Including excerpts and a story inspired by Brother Benet Tvedten, a monk at Blue Cloud Valley monastery in South Dakota, in his book,                                                        “The View From the Monastery.”  

Back in the 6th century, one of the greatest Popes of all history reigned over the church in what became one of the church’s brightest eras. Pope Gregory was known as “The Great,” and was so beloved by all Christians, especially Italians, that when he died, he was immediately given the honor and title of “Saint.” 

But, going into his religious achievements is not the goal here. Instead, I will be presenting Saint Gregory as the “character” he played in many legends and fables of his day. Whenever a discussion would bend into the direction of miracles, this Pope Gregory story about Saint Benedict often came up. Here’s how it goes.

The deacon Peter, a long serving and trusted assistant to Pope Gregory the Great, asked the Pope: Were St. Benedict’s miracles “worked by prayer, or at the drop of his hat?”

Pope Gregory had just completed a biography of Benedict, the famous monk and abbot who wrote the primary book of “rules” for many monasteries, even to this very day. In that biography, Gregory, being a “big fan” of Benedict, spun many yarns about the miracles that Benedict had performed in his life. 

For instance, in Gregory’s biography, St. Benedict brought back to life one of his brother monks; also raised from the dead the child of a local farmer; cured leprosy and insanity, cast out devils, etc. … well, you get the idea. If Benedict had indeed performed all the miracles attributed to him by Gregory in his biography, then Benedict would most likely be sitting at the right hand of God this very moment. And perhaps he is.  

So, now that we know a little backstory, let’s return to the question deacon Peter asks his Pope: Were St. Benedict’s miracles “worked by prayer, of at the drop of the hat?” 

Gregory responded to deacon Peter by stating that “holy men can undoubtedly perform miracles in either of the ways you mentioned.”

Obviously, Pope Gregory was a big believer in miracles. During his reign, Italy was in a state of despair due to the constant invasions from barbarian armies. The Pope wanted to lift the hopes of the people, so he reminded them in the best ways he could, that indeed, miracles are possible, and miracles are happening every day. Gregory loved to tell his miracle stories whenever he got the chance. 

The Pope brought light to the people in some very dark times. He used their own faith to lift their spirits, by reminding them who they were and whose they were. He told them what they had forgotten; that Italy was a land of saints, and a land favored by God. 

These were deeply faithful people – think about it for a minute: these people are the 6 century spiritual descendants of Jesus Christ and his original followers. They were still mighty robust in their faith and solidly grounded in the church. They were ripe for miracle stories! They believed all of them, and were better off for their belief.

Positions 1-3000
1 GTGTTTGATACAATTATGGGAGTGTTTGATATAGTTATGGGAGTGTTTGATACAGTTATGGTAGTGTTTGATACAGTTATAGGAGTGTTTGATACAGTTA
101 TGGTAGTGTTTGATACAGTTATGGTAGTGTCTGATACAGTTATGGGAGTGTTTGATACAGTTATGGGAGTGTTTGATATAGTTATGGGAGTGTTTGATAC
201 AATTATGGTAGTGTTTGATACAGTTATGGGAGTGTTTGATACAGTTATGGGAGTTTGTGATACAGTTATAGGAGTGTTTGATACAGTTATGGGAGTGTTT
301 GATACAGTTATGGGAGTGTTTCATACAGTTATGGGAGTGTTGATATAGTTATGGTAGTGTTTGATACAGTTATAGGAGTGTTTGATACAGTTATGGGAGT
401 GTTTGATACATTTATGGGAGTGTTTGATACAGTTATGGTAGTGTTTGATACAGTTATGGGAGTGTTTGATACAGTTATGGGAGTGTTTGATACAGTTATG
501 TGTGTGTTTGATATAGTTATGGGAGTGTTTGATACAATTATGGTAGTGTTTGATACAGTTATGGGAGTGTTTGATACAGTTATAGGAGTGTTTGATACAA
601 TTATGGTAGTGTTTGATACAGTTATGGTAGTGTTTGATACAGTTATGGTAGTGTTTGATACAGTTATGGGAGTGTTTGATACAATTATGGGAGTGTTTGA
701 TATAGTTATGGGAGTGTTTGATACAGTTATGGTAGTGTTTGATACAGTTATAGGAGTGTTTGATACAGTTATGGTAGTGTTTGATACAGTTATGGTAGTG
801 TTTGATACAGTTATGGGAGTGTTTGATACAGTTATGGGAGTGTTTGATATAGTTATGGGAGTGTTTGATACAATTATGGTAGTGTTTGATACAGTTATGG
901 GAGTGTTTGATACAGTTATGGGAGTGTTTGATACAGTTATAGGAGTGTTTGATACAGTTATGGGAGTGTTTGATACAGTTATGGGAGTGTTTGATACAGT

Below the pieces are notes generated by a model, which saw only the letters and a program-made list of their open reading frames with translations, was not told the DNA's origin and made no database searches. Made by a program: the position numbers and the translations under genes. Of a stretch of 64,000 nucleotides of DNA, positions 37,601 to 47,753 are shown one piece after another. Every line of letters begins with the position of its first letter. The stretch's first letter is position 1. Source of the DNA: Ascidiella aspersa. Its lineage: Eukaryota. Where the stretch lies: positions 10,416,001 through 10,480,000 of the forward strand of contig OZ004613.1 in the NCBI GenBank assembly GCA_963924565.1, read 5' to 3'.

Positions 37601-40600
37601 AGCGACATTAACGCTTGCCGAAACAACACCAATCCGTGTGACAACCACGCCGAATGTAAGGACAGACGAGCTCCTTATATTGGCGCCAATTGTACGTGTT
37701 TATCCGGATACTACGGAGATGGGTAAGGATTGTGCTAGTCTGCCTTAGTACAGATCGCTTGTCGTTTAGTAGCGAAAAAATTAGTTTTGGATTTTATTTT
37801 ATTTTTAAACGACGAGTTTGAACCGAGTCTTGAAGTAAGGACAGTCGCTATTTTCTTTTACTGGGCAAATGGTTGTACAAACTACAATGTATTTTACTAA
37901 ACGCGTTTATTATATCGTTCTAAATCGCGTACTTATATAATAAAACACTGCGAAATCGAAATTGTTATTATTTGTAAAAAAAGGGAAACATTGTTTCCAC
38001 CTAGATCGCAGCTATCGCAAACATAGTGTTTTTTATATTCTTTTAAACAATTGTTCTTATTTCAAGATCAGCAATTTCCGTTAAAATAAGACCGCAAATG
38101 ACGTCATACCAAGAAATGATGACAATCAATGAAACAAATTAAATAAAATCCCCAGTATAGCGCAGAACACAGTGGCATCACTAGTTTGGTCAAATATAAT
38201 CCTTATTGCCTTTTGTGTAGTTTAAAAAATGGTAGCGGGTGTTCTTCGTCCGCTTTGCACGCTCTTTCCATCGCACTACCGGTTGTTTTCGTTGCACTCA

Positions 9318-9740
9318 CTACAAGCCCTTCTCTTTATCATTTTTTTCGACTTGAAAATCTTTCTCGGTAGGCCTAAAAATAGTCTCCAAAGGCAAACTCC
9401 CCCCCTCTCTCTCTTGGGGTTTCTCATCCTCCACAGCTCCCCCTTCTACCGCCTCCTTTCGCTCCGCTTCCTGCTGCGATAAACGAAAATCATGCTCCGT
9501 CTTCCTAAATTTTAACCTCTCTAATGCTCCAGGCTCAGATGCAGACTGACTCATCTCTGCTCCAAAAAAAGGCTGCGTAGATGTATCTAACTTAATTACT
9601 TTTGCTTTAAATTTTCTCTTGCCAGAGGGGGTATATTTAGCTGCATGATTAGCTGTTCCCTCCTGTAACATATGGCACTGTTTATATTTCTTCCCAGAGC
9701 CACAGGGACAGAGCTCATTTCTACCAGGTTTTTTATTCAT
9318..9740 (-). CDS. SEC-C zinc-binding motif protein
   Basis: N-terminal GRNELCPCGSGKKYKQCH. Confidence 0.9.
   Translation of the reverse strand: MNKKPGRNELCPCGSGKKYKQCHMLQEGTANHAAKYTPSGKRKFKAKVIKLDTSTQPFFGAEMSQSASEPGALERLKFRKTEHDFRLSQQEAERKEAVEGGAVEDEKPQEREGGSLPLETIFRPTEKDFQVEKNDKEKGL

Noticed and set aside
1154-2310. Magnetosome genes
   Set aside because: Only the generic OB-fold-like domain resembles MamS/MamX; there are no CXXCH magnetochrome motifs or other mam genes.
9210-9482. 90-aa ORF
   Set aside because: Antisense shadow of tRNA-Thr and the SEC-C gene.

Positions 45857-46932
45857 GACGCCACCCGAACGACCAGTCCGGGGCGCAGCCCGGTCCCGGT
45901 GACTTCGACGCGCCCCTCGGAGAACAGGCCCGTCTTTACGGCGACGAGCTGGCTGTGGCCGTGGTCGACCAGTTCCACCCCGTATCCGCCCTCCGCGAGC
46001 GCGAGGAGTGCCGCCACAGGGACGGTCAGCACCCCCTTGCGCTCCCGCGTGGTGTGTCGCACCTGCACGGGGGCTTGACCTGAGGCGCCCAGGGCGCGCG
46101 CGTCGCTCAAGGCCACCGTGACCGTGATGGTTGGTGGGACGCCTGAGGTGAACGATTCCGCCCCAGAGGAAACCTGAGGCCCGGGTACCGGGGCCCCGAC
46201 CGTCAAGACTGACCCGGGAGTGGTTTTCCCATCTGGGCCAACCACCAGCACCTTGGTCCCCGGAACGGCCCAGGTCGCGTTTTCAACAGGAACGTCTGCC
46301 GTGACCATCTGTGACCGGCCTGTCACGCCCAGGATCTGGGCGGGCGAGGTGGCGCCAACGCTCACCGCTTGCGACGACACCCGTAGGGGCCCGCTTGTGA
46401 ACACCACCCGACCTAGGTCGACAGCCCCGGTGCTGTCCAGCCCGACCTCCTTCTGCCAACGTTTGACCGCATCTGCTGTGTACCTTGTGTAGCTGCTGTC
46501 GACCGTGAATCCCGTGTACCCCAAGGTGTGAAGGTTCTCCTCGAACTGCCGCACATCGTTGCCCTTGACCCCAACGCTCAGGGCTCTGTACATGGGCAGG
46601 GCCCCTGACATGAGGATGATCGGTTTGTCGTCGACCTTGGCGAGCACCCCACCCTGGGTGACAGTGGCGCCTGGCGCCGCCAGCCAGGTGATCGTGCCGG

Now, back to the story of deacon Peter and Pope Gregory. After the Pope tells his deacon that holy men could perform miracles any way they wanted, Peter had a follow-up question. 

He asked the Pope:                                                                                   “How is it that we cannot find people of this type today?”

And, as the old story goes, Pope Gregory says, “I believe there still are many such people in the world, Peter. One cannot conclude that there are no great saints just because there are no miracles. The true estimate of life, after all, lies in acts of virtue, not in the display of miracles.” The Pope concluded: “There are many, Peter, who without performing miracles, are not at all inferior to those who perform them.”

I have shared this story with you because I worry that the people of the church today are ready and willing to write off miracles. Many Christians believe that “miracles” are not an option anymore. They have faith in modern human capacities to solve all problems. They scold some of us miracle believers for not thinking rationally or worldly. Of course, I am tempted to respond with the modern cliché: “And how’s that workin’ for ya?” 

But this is very important. It’s a faith check. To me, writing off miracles is like writing off God. I define a miracle as “anything only God can do.” And, by my definition, miracles are happening all around us. Starting with you. Only God could create you, and all that you are. So, that makes you a miracle! Me too! All of us!!

Let’s get back to some basics, and let’s start with the faith and trust that God really is still happening here, and because of that, unceasing miracles are all around us. And we, as the people of God’s church, should be, and can become again, God’s miracle workers. 

That’s really what I love most about the church – when I get to be a part of a worship service or an outreach ministry or a bible study or whatever – that turns into a miracle right before my very eyes. Trust me, I’ve seen you there too! 

So, for this week, as we approach the back turn toward the end of Lent, let’s lift up our faith to the point of miracle believing, and miracle working. Then, when we get there, we will most certainly experience the miracle on Easter in a brand-new way. 

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